On a gray afternoon a handful of days short of his 30th birthday, Brandon Badillo sits in a downtown café plucking away at his laptop. City noises bound outside.
With his iPhone and unyielding social networking skills, Badillo has made a name for himself around Austin as an event planner, promoter and producer.
“This is what I am meant to do,” he said, while sipping an iced coffee. “Everybody has to find what they are made for in this life. And when you finally find it, it’s like, ‘Man, that was beautiful and I gotta hold on to this.'”
Badillo, dressed sharply, was characteristically unshaven.
In many of Austin’s social circles, Badillo is viewed as a schooled lover of music, a remarkable networker and savvy young professional. A true pioneer in establishing a diverse music scene here in Austin, Badillo makes true efforts to showcase the talents of great musicians past and present.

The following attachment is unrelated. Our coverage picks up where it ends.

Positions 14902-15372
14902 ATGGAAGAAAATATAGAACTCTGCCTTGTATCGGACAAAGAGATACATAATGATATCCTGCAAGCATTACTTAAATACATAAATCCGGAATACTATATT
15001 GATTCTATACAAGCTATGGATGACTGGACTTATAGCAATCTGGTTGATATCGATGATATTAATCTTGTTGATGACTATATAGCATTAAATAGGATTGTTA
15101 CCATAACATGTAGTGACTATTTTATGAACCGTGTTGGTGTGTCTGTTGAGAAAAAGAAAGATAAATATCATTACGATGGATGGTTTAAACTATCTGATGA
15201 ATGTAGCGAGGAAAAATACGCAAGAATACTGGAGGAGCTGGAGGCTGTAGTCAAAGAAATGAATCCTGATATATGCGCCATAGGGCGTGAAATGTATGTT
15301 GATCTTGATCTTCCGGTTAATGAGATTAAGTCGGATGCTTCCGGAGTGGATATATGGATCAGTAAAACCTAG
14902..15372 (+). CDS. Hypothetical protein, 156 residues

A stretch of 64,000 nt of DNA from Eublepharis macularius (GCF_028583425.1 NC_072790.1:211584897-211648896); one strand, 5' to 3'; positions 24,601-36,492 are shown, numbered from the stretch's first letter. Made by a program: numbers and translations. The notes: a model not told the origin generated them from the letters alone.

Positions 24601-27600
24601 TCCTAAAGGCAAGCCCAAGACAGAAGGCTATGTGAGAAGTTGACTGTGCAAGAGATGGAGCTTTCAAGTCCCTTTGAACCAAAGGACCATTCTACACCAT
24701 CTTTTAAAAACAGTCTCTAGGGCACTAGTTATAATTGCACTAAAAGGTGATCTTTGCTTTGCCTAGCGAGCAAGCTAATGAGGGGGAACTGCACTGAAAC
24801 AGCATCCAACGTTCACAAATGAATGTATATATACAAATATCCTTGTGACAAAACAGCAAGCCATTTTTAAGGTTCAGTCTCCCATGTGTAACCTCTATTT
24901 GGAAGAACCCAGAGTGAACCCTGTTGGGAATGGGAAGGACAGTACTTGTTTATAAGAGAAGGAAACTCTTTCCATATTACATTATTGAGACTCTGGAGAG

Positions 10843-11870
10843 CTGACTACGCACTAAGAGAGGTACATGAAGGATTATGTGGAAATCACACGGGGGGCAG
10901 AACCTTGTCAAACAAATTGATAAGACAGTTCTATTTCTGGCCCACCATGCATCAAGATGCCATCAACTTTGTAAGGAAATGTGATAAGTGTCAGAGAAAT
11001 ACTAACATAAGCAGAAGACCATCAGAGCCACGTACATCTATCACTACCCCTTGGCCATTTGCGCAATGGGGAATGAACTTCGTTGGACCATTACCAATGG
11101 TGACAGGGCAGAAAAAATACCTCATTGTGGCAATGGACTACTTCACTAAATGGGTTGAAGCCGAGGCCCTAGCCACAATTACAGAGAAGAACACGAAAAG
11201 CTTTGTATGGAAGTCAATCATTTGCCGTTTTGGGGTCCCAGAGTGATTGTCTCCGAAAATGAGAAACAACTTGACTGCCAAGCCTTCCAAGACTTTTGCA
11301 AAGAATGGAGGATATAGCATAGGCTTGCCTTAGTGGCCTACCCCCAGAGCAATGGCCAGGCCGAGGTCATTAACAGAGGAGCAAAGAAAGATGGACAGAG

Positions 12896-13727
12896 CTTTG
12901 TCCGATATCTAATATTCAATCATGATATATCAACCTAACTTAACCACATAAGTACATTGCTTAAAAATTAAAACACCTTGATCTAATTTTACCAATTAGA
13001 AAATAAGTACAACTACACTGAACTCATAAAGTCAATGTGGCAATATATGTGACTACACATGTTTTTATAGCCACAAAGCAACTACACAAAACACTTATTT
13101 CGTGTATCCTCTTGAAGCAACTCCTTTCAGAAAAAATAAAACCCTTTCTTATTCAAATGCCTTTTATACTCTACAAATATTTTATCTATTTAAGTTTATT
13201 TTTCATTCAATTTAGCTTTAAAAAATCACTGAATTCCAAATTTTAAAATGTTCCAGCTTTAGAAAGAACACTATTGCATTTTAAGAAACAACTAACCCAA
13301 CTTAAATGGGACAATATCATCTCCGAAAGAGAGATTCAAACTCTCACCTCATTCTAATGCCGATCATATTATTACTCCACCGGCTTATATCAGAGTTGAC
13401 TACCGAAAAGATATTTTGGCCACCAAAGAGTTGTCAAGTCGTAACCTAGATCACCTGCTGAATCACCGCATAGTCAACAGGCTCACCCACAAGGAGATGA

Badillo can attest to the amounts of energy and time it takes to become a mainstay in the Austin music scene. Using his event planning company Bemba Entertainment as the conduit for his love of music, he handpicks various artists for a number of shows around town. Every Tuesday night, he hosts a World Music night at Momo’s. And, to express his love of soul music, Afrobeat and jazz, Badillo promotes various shows at Austin’s historic Victory Grill.
“I’ve spent the last year of my life here in Austin just networking to establish a name for myself and my company,” Badillo said.
However, la madre of all of Badillo’s events is a festival called Xemumba. It is the one true love of Badillo’s life. And, hands down, it is the golden egg of all his shows and why he decided to pursue a life as an event planner.